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An empirical study of break point detection for seasonal change in an external migration series

Authors

Guan Yu Zheng, Richard Penny, Marco Reale, Easaw Chacko

Abstract

Statistics New Zealand is interested in detection of structural breaks in its time series as these may indicate major changes in the data generating process which could affect the consistency of its outputs over time. As part of its time series outputs Statistics New Zealand produces the original time series but also often produces a seasonally adjusted series and trend estimate from the original series. To produce these outputs Statistics New Zealand uses the U.S. Bureau of the Census product X-12-ARIMA (X-12) to decompose the original series into a set of unobserved components; trend-cycle, seasonal, and irregular. Each individual component also provides useful information for the interpretation in the behaviour of the series so it is important that each component is estimated correctly.

There is a large literature on the identification of breaks in trends or levels. However a component of major interest to Statistics New Zealand is the seasonal pattern, so Statistics New Zealand needs to ensure that structural breaks in the seasonal component are identified properly and efficiently. For example, the school term changed to a four term year from three term year in 1996, thus altering the dates of school holidays. This could be reflected as an abrupt change in the seasonal pattern of the travel behaviour of New Zealand residents holidaying overseas. At present, Statistics New Zealand identifies these breaks by visual inspection of the individual monthly or quarterly SI charts.

We have investigated the use of two methods to identify the structural breaks, that of Bai and Perron (BP), and Atheoretical Regression Trees (ART). BP produces optimal solutions but at the cost of lengthy computation for long series and is also conservative in its identification of a break. ART uses regression trees which involves a nonparametric method for fitting piece-wise constant functions to a time series. ART, in contrast to BP, tends to overidentify the number of possible breaks. For Statistics New Zealand this is less of an issue, as not identifying a break is more an issue than identifying spurious breaks.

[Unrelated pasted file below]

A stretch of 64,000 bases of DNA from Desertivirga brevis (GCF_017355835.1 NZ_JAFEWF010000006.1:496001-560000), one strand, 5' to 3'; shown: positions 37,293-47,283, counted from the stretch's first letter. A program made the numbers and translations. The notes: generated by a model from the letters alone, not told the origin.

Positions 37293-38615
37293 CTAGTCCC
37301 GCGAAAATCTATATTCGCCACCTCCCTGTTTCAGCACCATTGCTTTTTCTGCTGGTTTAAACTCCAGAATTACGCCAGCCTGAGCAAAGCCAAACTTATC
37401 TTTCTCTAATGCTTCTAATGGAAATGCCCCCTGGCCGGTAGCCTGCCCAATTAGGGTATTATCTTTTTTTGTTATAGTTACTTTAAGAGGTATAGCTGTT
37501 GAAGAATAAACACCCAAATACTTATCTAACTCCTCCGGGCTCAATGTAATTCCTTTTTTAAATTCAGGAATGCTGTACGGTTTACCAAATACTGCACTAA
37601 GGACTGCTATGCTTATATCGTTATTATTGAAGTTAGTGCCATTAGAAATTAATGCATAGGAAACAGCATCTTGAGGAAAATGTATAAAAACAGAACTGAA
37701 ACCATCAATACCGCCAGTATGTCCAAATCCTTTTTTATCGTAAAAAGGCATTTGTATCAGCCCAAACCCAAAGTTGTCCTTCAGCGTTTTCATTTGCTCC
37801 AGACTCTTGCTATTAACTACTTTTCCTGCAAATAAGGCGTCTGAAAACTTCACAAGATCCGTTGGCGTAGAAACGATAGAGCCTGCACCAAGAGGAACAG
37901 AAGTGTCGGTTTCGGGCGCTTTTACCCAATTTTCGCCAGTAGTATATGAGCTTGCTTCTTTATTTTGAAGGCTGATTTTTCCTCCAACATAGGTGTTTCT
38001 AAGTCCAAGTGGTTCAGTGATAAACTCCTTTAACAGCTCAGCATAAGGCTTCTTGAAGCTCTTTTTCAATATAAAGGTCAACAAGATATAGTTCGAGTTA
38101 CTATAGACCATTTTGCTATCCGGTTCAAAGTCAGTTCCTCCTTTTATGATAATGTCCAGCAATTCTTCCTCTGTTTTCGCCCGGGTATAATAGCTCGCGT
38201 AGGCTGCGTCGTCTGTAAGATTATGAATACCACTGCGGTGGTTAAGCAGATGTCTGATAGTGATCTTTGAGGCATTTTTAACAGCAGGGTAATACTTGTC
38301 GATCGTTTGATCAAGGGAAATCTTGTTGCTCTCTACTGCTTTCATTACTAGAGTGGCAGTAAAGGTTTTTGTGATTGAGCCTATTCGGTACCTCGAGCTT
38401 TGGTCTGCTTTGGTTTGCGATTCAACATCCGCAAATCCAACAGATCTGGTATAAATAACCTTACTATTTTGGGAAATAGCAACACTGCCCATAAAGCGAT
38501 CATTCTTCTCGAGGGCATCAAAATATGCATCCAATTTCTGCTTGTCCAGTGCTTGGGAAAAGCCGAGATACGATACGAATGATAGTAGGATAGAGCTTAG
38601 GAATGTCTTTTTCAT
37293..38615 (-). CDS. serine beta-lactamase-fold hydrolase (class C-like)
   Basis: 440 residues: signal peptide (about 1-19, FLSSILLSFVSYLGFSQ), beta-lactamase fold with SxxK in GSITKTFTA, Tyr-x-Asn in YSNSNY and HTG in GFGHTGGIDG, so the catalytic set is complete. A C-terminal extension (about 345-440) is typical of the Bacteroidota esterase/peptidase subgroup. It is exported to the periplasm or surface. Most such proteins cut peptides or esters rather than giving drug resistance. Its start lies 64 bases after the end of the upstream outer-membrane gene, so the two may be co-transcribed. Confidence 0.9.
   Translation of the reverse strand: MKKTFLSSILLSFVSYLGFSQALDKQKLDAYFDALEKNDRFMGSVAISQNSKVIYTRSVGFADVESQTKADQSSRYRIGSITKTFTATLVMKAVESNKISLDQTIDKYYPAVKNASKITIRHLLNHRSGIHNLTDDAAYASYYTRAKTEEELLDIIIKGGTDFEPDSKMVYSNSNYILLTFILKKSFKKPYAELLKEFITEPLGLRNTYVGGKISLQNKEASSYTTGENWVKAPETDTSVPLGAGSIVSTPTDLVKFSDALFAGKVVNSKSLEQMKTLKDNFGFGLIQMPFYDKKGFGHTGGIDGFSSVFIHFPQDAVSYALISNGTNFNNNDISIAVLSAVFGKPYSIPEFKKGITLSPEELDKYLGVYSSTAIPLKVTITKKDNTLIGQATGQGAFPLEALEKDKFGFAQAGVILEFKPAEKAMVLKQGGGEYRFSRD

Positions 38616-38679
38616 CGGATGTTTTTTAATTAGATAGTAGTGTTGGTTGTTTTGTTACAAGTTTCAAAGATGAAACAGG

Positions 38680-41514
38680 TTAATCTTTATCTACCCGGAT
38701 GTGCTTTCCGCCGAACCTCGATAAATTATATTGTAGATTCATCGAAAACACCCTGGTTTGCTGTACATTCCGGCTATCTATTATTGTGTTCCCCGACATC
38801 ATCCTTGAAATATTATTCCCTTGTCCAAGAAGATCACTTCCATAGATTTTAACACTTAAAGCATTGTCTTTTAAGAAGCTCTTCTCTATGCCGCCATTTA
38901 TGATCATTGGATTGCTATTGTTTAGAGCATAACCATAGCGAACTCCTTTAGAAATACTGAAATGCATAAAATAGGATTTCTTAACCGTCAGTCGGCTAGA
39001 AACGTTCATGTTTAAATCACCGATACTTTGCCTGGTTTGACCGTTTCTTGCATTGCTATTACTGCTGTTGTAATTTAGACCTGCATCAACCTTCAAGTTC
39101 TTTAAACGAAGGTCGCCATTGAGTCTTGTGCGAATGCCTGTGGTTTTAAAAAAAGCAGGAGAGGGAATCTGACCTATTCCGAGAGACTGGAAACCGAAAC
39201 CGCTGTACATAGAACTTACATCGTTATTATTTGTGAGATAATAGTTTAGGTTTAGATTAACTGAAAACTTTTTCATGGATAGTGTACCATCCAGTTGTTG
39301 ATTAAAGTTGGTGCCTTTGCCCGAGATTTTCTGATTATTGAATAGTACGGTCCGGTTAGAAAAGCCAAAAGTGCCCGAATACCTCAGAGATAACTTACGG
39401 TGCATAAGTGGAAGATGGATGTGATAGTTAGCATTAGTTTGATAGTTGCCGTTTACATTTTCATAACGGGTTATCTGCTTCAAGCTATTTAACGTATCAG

In our work we applied BP and ART to the SI series for each month produced by X-12 from the NZ short-term departures series. The SI series consists of a combination of the seasonal and irregular components for that particular month. We have found that BP and ART produce broadly similar results. Both methods identified a break in the August SI series in 1996 that could reflect the change of school holidays. They also showed range of possible breaks in the other months. We have found that the minimum allowed length of the segment between breaks is crucial to where breaks are identified. Statistics New Zealand would prefer to find a break in the seasonal pattern within 3 years of its occurrence, so we compared the results specifying minimum segment lengths of 3 and 10 and find that the results are similar.

pdf icon. An Empirical Study of Break Point Detection for Seasonal Change in an External Migration Series (PDF, 257KB)

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